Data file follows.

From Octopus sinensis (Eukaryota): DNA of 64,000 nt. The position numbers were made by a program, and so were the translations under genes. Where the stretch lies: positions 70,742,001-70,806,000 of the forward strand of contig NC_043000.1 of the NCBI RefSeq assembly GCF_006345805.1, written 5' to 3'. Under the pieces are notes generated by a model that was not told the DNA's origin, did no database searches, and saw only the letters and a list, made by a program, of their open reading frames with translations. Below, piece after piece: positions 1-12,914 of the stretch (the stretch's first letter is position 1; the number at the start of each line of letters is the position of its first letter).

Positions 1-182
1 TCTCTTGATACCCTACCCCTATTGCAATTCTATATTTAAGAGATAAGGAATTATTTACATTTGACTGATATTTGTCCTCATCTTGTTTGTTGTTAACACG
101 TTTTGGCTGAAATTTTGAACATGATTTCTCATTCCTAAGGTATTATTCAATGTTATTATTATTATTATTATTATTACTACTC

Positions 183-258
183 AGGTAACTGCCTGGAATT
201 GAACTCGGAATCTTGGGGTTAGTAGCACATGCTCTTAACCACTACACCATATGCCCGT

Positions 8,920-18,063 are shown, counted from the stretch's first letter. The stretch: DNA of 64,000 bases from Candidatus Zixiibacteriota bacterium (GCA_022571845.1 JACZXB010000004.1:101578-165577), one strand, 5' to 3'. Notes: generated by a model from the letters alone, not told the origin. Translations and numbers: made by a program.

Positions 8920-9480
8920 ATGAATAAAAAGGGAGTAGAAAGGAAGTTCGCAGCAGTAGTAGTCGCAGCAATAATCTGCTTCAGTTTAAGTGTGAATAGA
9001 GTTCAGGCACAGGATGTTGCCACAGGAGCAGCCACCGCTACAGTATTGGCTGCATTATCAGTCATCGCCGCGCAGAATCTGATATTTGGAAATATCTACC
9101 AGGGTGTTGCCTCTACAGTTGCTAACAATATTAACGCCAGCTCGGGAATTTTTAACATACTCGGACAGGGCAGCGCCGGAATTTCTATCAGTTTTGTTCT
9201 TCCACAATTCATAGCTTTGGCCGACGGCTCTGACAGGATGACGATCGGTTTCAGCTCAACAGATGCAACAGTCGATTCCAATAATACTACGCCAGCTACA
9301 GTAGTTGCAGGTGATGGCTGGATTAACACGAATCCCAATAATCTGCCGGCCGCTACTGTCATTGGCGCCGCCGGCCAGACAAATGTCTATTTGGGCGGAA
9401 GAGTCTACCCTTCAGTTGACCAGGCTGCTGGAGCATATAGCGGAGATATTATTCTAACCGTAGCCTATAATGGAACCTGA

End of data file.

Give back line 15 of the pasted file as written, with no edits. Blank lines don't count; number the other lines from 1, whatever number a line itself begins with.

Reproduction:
9401 GAGTCTACCCTTCAGTTGACCAGGCTGCTGGAGCATATAGCGGAGATATTATTCTAACCGTAGCCTATAATGGAACCTGA